Certainly a google search for "Children of Men Science Fiction" returns plenty of discussions treating it as such, as well as the label "Science Fiction" applied on Amazon, Yahoo Movies, etc... Even those who say it isn't are invoking the label to dispute it.

paul wargelin said...

"Film is its own medium, and while I applaud faithful adaptations like LotR, films need to stand or fall, be judged or lauded, on their own merits, by their own rules. In fact, often good books make poor films (Dune) while bad books can often make good ones!"

I agree. And I wish there would be more good films adapted from bad books and good remakes of bad films--both bad books and bad films having potential of course. :-)

"On the same note, I don't think that the movie Children and the book Children are two halves of the same story, nor BSG, nor Blade Runner, et al. The sane thing, to me, is to treat them as two distinct works that share a plot (not even that, sometimes)."

I agree with this too. But there are very vocal fans of films, books, and comic book characters who take offense at any deviation from their personal perception of the work in question being adapted.

The popular buzz-word for some adaptions today is "reimagining." I've read articles about BSG, Tim Burton's Planet of the Apes, and Charlie and the Chocolate Factory, and Zack Snyder's Dawn of the Dead featuring this word as if they were the first creators to ever rework someone else's story idea.

What was West Side Story if not a "reimagining" of Romeo & Juliet or Akira Kurosawa's Throne of Blood as Macbeth set in feudal Japan?

Kurosawa took Dashiell Hammet's novel Red Harvest as the template for Yojimbo, which then inspired Sergio Leone's A Fistful of Dollars, and Walter Hill's Last Man Standing.

JMS's Spider-Man is not Stan Lee's, anymore than Grant Morrison's Batman is Bob Kane's.

But aren't they all valid interpretations that, as Lou said, should be judged on their own merits?

Lou Anders said...

The only criteria that matters is whether or not they are good. Subjective of course.

I do wonder, and I'm typing faster than I think here, if certain works - like LotR - don't accrue enough status/standing to demand faithful adaptations over reimaging where others don't?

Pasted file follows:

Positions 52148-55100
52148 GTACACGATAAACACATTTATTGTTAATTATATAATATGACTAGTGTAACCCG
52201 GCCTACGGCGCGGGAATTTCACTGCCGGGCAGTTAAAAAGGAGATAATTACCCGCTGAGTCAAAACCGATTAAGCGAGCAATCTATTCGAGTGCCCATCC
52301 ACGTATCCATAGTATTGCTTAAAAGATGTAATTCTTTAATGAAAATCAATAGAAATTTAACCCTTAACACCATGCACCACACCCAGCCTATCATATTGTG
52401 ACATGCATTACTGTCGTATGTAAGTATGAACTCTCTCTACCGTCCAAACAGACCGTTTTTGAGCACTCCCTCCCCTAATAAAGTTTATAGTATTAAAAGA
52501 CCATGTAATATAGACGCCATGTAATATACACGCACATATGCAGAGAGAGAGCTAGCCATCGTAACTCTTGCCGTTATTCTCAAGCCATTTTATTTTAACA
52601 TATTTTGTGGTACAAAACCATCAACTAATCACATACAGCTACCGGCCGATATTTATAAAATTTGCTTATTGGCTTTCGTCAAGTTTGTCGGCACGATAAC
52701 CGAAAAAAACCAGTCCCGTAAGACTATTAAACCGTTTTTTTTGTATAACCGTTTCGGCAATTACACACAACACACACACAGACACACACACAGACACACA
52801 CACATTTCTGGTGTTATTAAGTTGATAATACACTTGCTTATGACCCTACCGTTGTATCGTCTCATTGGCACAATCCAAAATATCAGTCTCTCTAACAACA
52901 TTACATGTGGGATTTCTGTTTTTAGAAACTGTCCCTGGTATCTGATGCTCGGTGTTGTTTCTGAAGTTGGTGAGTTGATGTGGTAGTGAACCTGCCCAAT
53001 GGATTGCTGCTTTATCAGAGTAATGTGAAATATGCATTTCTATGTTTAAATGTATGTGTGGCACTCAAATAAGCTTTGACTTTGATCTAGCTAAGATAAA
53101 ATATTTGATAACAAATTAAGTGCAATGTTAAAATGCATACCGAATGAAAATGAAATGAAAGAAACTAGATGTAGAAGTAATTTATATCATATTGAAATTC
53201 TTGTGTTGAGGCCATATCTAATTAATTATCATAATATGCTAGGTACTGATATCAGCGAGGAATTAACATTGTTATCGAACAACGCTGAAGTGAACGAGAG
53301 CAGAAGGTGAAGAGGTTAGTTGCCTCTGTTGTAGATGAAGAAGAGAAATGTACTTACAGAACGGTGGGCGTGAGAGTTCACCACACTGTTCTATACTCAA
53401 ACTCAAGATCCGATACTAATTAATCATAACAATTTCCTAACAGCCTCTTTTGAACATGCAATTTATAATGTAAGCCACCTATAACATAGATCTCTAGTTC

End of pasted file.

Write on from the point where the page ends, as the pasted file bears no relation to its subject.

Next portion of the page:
justin weinberger said...

But aren't they all valid interpretations that, as Lou said, should be judged on their own merits?

Indeed, they should or we're all doomed.

[Georges Polti's thirty-six attendant situations linked here.]

Sean Williams said...

"Was James's novel renowned in SF circles as a great work prior to the making of this film?"

Far from it. It was regarded as particularly inept both as a work of fiction AND a work of SF. The kind of dystopian turn someone who had never read SF in their life would write, thinking it a great idea without realising it had all been done before, many times over.

As a movie it's both a great movie and great SF. My favourite film of 2006, as a matter of fact. Everyone should see it. And no, it's nothing like Bladerunner.

The last SF movie to so interest the mainstream crowd, without warning them that it was in fact SF, was "Eternal Sunshine of the Spotless Mind". IMHO, anyway.

Lou Anders said...

Yes, Eternal Sunshine keeps running through my mind all through this discussion.

Ted said...

I do wonder, and I'm typing faster than I think here, if certain works - like LotR - don't accrue enough status/standing to demand faithful adaptations over reimaging where others don't?

You've got two "don't"'s there, and one should probably be a "do."

I suppose the question the filmmakers might ask themselves is, "how much will it matter if fans of the novel hate the movie because it's not a faithful adaptation?" For LotR and Harry Potter, it matters a lot. For most other novels, it doesn't matter at all.

A.R.Yngve said...

I think ETERNAL SUNSHINE OF... was brilliant and original, and its reputation will likely grow in time to become a "classic".

As for big budgets... may I remind you that James Cameron's breakthrough hit, THE TERMINATOR, was a low-budget movie. (Then again, post-apocalyptic scenery IS much cheaper to build than alien landscapes.)

justin weinberger said...

Good point, a.r. -- yet, not for nothing...the rights to Terminator were sold by Cameron for $1.00. Your point is well taken, but T1 was also a labor of love for a first-time director.

In counterpoint to this, other pictures of the time: A New Hope (1977) was produced for $11 million, Alien (1979) the same. Triple those to rough out inflation.

To come full circle, tripling $28 million Blade Runner (1982) puts it in the same category as Children of Men.